20-22 May 2015
Asia/Bangkok timezone
The Centennial Celebration of General Relativity Theory and 80 Years of Thai Physics Graduate

Observations and Monte Carlo Simulation of the Princess Sirindhorn Neutron Monitor at a Vertical Cutoff Rigidity of 16.8 GV

21 May 2015, 13:45
15m
White Lotus ()

White Lotus

Oral presentation Astronomy, Astrophysics, and Cosmology Astronomy, Astrophysics and Cosmology (Sponsored by NARIT)

Speaker

Dr Pierre-Simon Mangeard (National Astronomical Research Institute of Thailand, Chiang Mai 50200, Thailand)

Description

Neutron monitors (NMs) are large ground-based instruments for precise time tracking of the variations in the Galactic cosmic ray (GCR) flux at GeV-range. NMs are counting the secondary particles (mostly neutrons) issued from the interaction of the cosmic rays in the atmosphere. The sensitivity to GCR variations depends on the geomagnetic cutoff at the location of measurement. Since late 2007, the Princess Sirindhorn Neutron Monitor (PSNM), at the summit of Doi Inthanon, Thailand's highest mountain (2565 m altitude), records the flux of galactic cosmic rays with the world’s highest vertical cutoff rigidity for a fixed station, 16.8 GV. We have developed Monte Carlo simulations of cosmic ray interactions in the atmosphere and in PSNM, and trace cosmic ray trajectories through Earth's magnetic field to model the cosmic ray suppression at low rigidity at the location of PSNM. The simulation shows a fairly good agreement with the data and the variations of the GCR spectrum, such as the solar modulation, can be investigated for the first time with a fixed NM at high rigidity. That expands the range in energy of the worldwide NM network's sensitivity.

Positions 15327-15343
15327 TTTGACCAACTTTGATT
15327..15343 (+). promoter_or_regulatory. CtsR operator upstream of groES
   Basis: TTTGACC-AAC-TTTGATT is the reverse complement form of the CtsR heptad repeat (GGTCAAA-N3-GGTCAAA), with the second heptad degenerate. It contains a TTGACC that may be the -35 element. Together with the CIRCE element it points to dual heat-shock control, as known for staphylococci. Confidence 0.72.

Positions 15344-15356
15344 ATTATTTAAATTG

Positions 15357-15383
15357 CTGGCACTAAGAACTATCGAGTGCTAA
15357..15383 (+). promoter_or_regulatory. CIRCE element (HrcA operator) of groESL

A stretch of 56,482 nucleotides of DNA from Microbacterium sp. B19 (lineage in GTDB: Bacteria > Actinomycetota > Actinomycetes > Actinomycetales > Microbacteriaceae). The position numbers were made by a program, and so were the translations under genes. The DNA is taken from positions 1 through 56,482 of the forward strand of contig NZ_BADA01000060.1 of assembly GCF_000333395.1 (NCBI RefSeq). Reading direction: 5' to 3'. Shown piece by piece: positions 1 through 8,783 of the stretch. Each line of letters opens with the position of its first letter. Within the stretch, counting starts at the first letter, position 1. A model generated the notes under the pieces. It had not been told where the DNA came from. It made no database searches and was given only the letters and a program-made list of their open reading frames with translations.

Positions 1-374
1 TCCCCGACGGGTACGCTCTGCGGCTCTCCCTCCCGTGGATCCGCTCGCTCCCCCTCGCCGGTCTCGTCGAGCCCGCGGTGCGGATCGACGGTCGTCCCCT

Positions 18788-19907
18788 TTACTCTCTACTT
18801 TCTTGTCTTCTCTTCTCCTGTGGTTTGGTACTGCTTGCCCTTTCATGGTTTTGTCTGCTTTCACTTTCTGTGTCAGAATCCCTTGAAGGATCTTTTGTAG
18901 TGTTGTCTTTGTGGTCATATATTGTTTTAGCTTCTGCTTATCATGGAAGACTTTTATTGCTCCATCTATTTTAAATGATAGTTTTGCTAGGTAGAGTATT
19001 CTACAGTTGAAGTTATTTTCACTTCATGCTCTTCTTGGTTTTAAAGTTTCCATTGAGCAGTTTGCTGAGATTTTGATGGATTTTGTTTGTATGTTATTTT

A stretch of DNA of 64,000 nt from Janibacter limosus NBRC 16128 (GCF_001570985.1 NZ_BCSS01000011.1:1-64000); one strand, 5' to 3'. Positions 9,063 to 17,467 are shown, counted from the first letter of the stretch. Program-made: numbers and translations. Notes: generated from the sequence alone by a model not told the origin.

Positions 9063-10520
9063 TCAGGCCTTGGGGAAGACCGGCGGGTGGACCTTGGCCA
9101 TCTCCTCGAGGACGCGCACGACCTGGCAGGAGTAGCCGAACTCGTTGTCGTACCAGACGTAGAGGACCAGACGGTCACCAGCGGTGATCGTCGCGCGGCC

Primary author

Dr Pierre-Simon Mangeard (National Astronomical Research Institute of Thailand, Chiang Mai 50200, Thailand)

Co-authors

Dr Alejandro Sáiz (Department of Physics, Faculty of Science, Mahidol University, Bangkok 10400 Thailand) Prof. David Ruffolo (Department of Physics, Faculty of Science, Mahidol University, Bangkok 10400 Thailand) Dr Tanin Nutaro (Department of Physics, Faculty of Science, Ubon Ratchathani University, Warin Chamrap, Ubon Ratchathani 34190, Thailand)

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